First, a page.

A new survey has confirmed what most female climbers already know: being a women who climbs can be complicated. According to this Outside, 64% of women who took a recent survey said they felt uncomfortable, insulted, or dismissed at some point during their training. In the survey, female climbers report micro-aggressions that include unwanted staring and advice, physical and verbal harassment, and general discomfort in the gym.
That sucks—and unfortunately, sexism isn’t limited to the gym. But luckily for all the badass female adventurers in the world, there are an increasing number of resources for women who climb or are interested in learning to climb. Check these out:
If you’re new to climbing or want to improve your skills fast, look into an all-women’s climbing or mountaineering course. Chicks With Picks is a longtime favorite, offering programs that specialize in rock climbing, ice climbing, and skiing, all taught by highly qualified female guides. International Mountain Guides also runs an all-women’s mountaineering course, which is located on the breathtaking Mount Shuksan.
If you don’t have the time or money to take a course, there are several useful nonprofits, too. SheJumps focuses on outdoor education, youth initiatives, and grassroots gatherings for women. The Outdoor Women’s Alliance is a volunteer-run media collective that engages and educates female adventurers worldwide. And the American Alpine Club—which isn’t gender-focused, but is still a great place to meet climbers of all kinds—hosts meet-ups, gives grants, publishes accident reports, and encourages members to seek out educational opportunities.
For some inspirational reading, check out Girl on the Rocks: A Woman’s Guide To Climbing With Strength, Grace, And Courage by Katie Brown and Women Who Dare: North America’s Most Inspiring Women Climbers by Chris Noble. Also, consider supporting adventure-based media that’s run by women with a subscription to Misadventures Magazine. Here’s what the founders say about their publication: “After years of being frustrated subscribers to big outdoors-industry magazines (which are written largely by and for men), and not seeing ourselves on the pages of conventional women’s magazines, we decided to do something about it. [So]…in November of 2013, we founded Misadventures to bring quality outdoor and adventure content about women to an overlooked but hungry audience. [The magazine] champions women who embrace creativity, take risks, and go out and beyond. We spotlight inspirational feats and figures, beautiful spaces, honest-to-goodness adventures, and discoveries of all sorts.”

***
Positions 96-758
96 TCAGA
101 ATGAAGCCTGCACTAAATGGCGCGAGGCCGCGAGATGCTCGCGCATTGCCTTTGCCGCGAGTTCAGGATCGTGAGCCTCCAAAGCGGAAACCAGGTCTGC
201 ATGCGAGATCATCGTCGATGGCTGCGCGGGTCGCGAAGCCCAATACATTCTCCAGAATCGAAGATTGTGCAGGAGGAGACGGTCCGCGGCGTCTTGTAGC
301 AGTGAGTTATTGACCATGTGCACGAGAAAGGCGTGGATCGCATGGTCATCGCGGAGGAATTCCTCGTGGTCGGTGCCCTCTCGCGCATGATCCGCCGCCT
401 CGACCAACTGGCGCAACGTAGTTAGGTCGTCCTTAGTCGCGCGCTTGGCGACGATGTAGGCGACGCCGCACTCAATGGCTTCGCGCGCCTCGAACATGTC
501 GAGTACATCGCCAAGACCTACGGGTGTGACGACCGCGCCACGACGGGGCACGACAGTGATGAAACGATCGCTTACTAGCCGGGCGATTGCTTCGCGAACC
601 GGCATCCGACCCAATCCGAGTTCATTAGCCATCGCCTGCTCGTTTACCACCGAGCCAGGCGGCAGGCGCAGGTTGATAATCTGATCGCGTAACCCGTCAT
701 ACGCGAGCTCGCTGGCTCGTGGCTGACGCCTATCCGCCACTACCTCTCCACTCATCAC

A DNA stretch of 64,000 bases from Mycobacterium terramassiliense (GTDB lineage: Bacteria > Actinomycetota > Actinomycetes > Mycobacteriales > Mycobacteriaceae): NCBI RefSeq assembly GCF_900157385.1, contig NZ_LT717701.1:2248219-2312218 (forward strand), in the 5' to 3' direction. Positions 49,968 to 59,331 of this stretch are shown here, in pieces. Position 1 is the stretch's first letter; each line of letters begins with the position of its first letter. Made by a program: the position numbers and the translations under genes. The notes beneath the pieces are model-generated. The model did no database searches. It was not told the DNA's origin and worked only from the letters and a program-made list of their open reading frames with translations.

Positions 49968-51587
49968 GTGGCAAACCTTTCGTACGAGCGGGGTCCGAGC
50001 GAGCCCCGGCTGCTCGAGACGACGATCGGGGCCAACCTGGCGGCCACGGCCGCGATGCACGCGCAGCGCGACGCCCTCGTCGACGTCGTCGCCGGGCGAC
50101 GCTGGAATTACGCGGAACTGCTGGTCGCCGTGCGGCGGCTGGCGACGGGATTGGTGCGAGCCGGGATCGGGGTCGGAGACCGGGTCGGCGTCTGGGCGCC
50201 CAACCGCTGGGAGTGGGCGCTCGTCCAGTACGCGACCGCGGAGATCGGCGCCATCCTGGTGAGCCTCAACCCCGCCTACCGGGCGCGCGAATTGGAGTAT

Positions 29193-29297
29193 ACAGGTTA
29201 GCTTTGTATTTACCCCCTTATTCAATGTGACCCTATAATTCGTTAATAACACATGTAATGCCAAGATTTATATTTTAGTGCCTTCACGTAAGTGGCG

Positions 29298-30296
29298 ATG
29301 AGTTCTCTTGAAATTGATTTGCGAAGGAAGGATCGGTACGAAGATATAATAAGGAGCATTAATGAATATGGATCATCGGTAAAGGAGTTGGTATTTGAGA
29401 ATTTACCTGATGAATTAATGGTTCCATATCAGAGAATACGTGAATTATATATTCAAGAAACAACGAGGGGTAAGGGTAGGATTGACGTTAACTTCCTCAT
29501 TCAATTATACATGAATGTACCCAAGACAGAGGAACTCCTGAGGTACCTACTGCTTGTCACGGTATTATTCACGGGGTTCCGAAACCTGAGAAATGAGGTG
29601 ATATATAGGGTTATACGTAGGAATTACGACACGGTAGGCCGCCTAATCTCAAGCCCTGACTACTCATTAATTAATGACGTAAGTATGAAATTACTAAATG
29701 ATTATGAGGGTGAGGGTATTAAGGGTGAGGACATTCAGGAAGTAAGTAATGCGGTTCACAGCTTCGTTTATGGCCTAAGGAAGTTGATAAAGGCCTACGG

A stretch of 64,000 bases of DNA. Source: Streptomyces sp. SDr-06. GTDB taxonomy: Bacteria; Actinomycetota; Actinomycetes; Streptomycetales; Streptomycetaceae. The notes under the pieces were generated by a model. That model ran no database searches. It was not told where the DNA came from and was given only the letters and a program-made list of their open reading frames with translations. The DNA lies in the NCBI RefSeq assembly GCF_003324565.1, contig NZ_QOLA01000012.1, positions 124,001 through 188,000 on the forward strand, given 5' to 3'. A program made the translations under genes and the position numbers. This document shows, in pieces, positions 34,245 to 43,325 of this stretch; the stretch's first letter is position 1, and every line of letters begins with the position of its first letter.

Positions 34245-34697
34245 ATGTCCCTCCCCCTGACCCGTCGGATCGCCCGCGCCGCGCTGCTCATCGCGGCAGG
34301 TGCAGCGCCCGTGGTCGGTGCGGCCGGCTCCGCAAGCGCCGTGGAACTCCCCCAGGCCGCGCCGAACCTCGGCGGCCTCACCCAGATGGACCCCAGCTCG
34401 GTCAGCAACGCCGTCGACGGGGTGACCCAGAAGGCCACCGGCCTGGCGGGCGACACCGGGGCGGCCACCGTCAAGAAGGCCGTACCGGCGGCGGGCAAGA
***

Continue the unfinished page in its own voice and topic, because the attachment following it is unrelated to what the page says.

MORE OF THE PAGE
Online Reading and Inspiration
For further reading, check out She Explores. It’s a website “…for inquisitive women in the outdoors,” and it features profiles of badass women, gear reviews, art, and more. They’ve even recently launched a podcast! For more resources, poke around Whoa Magazine, FlashFoxy, and Dirtbag Darling, fun blogs about women climbing. They’re entertaining reading—and contain some very useful information, too.
Get Out There
Finally, remember that there’s no substitute for in-person interaction. Many women report success in the mountains with female peers or mentors. Poke around social media to find like-minded climbers, and don’t hesitate to reach out to women you admire. Remember: at the end of the day, it’s all about having fun, being safe, and climbing hard.